The instability sometimes encountered in metal-sheathed noble metal thermocouples used for long periods at temperatures above 1300°C is attributable to the presence within the sheath of mixed platinum and rhodium oxide vapours from which the pure platinum limb can take up rhodium.
Such instability can be avoided by removing residual air from the sheath and substituting an inert gas before the assembly is hermetically sealed. Couples sheathed and sealed up in this way have thermoelectric stabilities comparable to those of the normal unsheathed thermocouple where natural
convection prevents the accumulation of dangerous concentrations of rhodium oxide vapour. In the absence of oxygen, the deleterious effects of rhodium metal vapour migration upon the thermoelectric output of these devices can be reduced to negligible levels by suitably selecting the alloys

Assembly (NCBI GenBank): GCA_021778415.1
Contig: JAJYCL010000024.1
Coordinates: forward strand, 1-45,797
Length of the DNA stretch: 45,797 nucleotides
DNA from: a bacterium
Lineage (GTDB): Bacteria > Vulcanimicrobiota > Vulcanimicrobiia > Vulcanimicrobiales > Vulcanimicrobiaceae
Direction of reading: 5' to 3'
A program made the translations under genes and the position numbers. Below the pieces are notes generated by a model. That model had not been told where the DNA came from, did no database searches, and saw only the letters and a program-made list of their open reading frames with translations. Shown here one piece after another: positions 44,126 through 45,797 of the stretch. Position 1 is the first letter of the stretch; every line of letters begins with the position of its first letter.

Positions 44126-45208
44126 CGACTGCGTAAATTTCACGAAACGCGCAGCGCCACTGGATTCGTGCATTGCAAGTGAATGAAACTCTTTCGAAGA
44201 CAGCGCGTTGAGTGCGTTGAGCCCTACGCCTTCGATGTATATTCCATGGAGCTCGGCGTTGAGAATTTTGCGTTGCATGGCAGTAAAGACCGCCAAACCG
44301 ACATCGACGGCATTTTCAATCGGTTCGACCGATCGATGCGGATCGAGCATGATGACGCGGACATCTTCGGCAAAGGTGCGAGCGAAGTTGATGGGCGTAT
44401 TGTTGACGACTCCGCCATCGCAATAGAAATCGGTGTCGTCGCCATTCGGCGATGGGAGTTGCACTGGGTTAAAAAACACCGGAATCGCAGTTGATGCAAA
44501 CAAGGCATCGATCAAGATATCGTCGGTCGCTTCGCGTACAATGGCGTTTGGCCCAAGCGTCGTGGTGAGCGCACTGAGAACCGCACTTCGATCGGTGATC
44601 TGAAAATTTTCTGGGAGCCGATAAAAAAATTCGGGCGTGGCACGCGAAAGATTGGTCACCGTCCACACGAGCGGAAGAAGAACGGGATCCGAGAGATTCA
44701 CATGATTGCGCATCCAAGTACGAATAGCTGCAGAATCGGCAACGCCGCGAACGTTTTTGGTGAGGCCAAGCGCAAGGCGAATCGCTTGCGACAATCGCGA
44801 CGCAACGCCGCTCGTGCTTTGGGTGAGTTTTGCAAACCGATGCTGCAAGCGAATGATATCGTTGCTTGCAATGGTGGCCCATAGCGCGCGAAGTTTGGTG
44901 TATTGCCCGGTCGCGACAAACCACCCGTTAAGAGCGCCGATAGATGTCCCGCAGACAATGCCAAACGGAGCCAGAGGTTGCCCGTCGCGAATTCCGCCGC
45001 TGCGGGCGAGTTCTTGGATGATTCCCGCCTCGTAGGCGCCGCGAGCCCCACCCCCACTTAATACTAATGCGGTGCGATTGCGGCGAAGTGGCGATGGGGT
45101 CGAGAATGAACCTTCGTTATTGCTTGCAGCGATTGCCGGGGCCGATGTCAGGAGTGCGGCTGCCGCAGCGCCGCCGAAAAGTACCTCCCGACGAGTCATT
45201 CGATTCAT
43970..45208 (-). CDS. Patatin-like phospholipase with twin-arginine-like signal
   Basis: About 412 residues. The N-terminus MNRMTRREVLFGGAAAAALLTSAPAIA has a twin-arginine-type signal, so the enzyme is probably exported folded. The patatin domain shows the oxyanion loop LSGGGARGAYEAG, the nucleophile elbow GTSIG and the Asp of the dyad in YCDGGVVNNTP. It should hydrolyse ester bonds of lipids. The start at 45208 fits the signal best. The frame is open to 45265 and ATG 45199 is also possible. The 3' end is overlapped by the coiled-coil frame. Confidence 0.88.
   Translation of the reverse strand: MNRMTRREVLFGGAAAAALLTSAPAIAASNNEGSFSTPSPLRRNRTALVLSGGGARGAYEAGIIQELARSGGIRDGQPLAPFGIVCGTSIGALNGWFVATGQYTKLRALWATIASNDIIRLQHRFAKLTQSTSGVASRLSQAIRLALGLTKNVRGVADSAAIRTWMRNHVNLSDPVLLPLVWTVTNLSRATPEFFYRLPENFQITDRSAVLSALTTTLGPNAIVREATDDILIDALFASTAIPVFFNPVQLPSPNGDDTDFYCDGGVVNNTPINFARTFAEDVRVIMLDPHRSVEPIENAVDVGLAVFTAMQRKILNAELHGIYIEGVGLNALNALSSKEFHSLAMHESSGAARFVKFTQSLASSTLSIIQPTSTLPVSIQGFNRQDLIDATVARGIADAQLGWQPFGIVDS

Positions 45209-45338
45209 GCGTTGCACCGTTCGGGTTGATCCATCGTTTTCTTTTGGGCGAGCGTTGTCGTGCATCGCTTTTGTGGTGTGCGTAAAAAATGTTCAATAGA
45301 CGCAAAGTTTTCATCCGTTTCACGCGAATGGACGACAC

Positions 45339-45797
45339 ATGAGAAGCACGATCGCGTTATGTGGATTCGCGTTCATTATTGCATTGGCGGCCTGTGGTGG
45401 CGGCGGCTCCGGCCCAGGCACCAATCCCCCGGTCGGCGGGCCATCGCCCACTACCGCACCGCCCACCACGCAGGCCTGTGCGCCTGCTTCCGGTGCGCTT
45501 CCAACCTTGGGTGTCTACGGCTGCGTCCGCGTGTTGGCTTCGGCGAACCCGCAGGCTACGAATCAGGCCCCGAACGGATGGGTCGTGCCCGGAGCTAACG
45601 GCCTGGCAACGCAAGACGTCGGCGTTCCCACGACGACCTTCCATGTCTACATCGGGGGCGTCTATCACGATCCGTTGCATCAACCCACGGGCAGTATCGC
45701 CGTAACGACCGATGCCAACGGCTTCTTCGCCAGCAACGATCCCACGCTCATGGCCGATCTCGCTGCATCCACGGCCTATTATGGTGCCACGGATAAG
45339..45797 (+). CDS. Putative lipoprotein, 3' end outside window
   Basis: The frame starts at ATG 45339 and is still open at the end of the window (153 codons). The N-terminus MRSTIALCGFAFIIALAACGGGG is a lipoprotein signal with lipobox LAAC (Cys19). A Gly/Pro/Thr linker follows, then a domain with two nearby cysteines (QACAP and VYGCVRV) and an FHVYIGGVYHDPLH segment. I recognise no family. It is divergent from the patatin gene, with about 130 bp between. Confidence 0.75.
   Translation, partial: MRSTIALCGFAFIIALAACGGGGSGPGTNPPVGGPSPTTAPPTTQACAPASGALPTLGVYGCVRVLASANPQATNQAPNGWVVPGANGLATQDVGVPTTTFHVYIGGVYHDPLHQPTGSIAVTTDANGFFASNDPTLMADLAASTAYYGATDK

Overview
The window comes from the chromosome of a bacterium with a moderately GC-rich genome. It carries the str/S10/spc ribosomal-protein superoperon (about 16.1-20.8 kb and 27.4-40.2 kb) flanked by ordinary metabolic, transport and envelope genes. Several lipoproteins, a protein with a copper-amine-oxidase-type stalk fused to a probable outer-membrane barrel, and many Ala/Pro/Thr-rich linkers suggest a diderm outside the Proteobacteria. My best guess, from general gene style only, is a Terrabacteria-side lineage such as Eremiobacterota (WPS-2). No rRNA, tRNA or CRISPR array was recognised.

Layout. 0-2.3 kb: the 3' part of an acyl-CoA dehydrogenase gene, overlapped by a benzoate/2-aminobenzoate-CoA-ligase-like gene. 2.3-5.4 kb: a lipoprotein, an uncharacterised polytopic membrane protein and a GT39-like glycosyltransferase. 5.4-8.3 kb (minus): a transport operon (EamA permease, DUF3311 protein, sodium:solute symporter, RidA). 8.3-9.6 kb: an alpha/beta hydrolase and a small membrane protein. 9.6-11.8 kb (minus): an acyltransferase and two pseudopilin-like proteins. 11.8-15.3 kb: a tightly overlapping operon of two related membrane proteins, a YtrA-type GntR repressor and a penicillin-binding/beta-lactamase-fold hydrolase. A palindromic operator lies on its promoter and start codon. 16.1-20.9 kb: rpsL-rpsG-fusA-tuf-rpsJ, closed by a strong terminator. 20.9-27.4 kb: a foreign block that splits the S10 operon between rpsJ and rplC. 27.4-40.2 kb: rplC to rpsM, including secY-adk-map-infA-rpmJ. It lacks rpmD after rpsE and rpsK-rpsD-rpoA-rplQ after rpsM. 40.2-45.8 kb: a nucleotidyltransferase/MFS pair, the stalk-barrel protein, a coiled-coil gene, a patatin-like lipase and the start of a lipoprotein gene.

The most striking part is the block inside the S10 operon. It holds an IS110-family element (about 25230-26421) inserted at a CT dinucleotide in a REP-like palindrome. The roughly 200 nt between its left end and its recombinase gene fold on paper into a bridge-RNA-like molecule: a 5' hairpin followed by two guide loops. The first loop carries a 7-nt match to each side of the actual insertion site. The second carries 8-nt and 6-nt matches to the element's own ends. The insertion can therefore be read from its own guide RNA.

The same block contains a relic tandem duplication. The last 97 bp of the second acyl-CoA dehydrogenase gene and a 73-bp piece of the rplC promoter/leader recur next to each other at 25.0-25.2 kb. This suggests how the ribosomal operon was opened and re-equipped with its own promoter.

from which the thermocouple and its sheath are constructed. This article is based upon a paper presented to the Fifth Symposium on Temperature, Its Measurement and Control in Science and Industry, held last month in Washington, D.C.
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